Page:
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In the Catholic Tradition... Lighting a Candle in Prayer for Another

I went to mass last weekend to light a candle and pray for someone close to me who is facing serious illness. For those who are not Catholic, this is a tradition of the religion. According to
Ask a Catholic it is explained:

... stands have small banks of candles which people can light (usually within small glass containers, colored or not, and often called "vigil lights"). Often you can find them near a statue or icon of Mary. These are called votive candles and indicate that someone is praying about something particular, either for themselves or on behalf of someone else. The word "votive" can also refer to a promise to pray for someone, as well as a wish or desire for a certain outcome on behalf of someone, such as recovery of health.

While growing up, churches I went to used to offer REAL candles that you lit from a matchstick provided nearby. Today, in contrast, technology has entered the sanctity of the church. Now, little glass jars have a knob you turn to light an electric flame. It used to cost coins or a dollar as a recommended donation to light candles, but today, a little engraved sign recommends $8 (er.... wow... high).

I hope I'm not in trouble for this, but all the electric candles were lit and the ones that weren't were not working. So, I turned off a candle and then turned it on again so it was intended for my friend in prayer. A little sacrilegious? I'm not sure of protocol.

I shared this story to a friend today who later related it to another. Interesting reactions. One was "horrified". My friend was a bit amused about this story and reminded me of a relevant quote:

Your candle doesn't burn brighter when you blow out someone else's.


Jilly said...

doreen, i'm an ex-catholic (nothing wrong with people who have never been or who still are, but it wasn't for me) and i can tell you this, god doesn't care if you got to light an "unused" candle or not, it's the thought/prayer that really counts.

while i'm not a big fan of the looney preachers that shout about damnation and revelations, i am very much a "reformed" thinker re-religion in that i don't think I need to talk to a priest, that i can go right to god if i feel we need a chat. that said, sometimes it's great to talk to someone who's been trained to help us through tough times, and ministers are often these people. not everyone is blessed with the health insurance to go see someone professionally.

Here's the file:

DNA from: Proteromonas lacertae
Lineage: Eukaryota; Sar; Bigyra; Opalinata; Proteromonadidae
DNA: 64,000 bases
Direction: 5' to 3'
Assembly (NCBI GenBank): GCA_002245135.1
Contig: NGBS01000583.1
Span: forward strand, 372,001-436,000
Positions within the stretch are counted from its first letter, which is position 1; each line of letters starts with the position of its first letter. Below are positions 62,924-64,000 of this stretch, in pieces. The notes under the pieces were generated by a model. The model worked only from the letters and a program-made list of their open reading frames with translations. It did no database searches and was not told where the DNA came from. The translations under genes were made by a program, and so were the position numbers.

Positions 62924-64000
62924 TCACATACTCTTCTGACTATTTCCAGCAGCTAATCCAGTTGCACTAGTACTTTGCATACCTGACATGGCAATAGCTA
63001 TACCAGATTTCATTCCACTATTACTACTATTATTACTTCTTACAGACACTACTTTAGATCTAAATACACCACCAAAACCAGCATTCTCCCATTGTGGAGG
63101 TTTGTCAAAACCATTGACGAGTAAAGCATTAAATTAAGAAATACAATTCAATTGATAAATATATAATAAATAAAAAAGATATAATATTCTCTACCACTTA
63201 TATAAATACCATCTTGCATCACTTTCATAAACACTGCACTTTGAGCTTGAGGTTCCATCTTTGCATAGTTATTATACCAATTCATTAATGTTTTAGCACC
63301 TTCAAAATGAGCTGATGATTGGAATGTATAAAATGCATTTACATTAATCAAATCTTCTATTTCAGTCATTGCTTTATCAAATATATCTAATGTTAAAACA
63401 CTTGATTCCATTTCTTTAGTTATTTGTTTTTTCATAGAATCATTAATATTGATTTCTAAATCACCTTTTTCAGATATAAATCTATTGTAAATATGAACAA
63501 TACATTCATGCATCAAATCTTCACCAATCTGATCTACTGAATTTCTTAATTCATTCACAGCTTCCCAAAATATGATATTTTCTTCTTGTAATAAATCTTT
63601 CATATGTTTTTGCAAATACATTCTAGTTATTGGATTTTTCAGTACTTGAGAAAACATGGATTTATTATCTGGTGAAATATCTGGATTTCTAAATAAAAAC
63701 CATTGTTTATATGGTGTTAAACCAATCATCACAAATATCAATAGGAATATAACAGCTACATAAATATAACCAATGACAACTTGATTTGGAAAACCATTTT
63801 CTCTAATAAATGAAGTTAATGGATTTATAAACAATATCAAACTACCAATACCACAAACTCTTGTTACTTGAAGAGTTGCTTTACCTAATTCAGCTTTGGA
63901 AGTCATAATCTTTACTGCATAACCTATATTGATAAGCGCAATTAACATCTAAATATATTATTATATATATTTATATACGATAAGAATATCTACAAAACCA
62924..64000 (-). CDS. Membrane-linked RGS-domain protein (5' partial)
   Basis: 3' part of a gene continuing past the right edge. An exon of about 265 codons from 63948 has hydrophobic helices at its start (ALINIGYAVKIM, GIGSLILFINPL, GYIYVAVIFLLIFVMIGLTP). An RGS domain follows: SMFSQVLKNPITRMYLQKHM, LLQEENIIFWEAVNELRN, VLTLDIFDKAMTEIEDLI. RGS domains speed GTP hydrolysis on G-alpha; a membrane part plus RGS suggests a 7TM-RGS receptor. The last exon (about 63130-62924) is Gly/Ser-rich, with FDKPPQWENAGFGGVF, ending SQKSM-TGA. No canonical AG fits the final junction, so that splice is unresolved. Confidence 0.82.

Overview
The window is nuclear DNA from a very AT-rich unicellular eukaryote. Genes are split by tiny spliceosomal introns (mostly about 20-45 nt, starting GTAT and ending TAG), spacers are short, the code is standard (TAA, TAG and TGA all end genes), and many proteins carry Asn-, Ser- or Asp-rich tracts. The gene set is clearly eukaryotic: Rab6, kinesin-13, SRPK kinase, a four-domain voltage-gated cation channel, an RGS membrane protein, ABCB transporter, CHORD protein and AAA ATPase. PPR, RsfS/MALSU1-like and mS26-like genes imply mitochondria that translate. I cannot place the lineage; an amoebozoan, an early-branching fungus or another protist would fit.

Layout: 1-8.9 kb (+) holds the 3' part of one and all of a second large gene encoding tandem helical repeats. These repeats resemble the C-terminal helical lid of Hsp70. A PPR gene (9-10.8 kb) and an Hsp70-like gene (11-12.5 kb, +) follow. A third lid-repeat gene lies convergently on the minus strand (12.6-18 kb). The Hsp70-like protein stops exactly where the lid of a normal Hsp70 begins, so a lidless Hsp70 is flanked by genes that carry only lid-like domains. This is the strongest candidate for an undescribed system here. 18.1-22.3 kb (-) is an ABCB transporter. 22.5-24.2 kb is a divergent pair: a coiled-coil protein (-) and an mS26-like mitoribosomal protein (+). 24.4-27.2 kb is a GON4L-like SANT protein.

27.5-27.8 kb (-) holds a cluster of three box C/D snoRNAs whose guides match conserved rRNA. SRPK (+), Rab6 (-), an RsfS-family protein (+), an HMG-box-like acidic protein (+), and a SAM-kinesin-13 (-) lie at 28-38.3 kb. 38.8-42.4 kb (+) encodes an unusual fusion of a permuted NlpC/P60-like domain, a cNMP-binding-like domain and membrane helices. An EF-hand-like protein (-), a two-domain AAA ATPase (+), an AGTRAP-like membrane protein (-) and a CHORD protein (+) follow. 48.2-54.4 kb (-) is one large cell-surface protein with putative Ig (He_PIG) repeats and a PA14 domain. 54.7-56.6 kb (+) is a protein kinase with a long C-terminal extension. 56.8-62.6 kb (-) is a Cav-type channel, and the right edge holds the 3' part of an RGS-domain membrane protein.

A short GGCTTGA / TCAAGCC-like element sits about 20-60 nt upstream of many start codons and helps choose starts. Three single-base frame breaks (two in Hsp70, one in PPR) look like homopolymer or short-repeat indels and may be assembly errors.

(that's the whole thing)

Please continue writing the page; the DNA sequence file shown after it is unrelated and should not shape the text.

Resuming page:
your prayer and kind thoughts were well meant and i don't think "putting out" and "re-lighting" the fake candle doomed someone else's prayer. afterall, all the fake candles don't stay lit forever do they?

oh and $8? good lord we're in a recession here! i guess the cost of communion wine went up....


doreenmary said...

Jilly, I totally understand. I, myself, do not consider myself practicing Catholicism. Elements of it, however, have made me who I am. I agree with a "no walls" concept of talking freely to God as you describe. Sometimes I circle back to things that comfort... And I know that I disconnect and connect again with a higher power throughout my life. THanks for the post and the good comments!

Roger D. Curry said...

Disclaimer: My diaconate credentials are, let us be charitable, thin.

God isn't stupid. He didn't forget Prayer One because you turned off a light bulb and turned it back on. Also, I doubt that He needs to see the light bulb to hit Himself on his holy forehead and say, "Oh, golly, Joe Schmo has a crisis that I better tend to!" This would be inconsistent with the knowing the fall of the sparrow thing. The candle, the smoke (in the Native American tradition, that's an important communication-with-Deity image), the Communion Host (this is not Catholic doctrine!) and even the water of an all-out full immersion baptism are not for God's benefit, as I see it. They are ways to turn OUR minds and spirits to Him, not the other way around. I remember an inspiring event. I was swimming in the Tygart River on a summer day. Just that. And was thinking about baptism and renewal and cleansing. No minister, no psalms, just the slow river as a lens for me to see more clearly.